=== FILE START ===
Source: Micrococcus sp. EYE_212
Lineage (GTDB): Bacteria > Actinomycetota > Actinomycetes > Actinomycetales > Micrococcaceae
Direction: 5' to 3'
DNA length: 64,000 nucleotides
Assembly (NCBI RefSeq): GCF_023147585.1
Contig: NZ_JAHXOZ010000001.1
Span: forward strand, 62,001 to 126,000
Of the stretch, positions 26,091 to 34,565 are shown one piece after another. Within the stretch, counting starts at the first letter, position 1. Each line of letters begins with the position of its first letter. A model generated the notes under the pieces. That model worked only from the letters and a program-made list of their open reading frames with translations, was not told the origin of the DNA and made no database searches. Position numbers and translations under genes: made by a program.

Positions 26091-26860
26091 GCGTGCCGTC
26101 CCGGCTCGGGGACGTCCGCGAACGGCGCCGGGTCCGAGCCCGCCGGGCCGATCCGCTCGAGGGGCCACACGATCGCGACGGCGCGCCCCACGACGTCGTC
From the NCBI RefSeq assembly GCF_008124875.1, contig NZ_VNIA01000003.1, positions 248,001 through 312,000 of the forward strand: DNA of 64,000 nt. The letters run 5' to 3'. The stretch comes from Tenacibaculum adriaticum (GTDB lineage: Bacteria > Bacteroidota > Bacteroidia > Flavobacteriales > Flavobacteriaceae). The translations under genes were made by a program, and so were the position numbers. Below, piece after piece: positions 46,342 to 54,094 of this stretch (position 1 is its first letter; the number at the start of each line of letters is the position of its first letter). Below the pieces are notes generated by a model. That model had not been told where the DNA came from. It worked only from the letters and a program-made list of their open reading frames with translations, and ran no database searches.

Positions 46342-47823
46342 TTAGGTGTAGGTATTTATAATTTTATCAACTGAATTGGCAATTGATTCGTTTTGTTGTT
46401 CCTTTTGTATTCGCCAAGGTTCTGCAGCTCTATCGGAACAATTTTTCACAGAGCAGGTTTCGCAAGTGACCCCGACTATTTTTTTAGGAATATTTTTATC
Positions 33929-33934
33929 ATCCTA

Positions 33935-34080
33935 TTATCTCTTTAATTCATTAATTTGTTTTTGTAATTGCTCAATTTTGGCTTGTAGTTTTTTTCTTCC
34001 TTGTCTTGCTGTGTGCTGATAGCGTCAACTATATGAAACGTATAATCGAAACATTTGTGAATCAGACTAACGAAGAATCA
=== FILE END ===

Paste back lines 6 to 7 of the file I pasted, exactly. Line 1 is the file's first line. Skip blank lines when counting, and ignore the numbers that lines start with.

Contig: NZ_JAHXOZ010000001.1
Span: forward strand, 62,001 to 126,000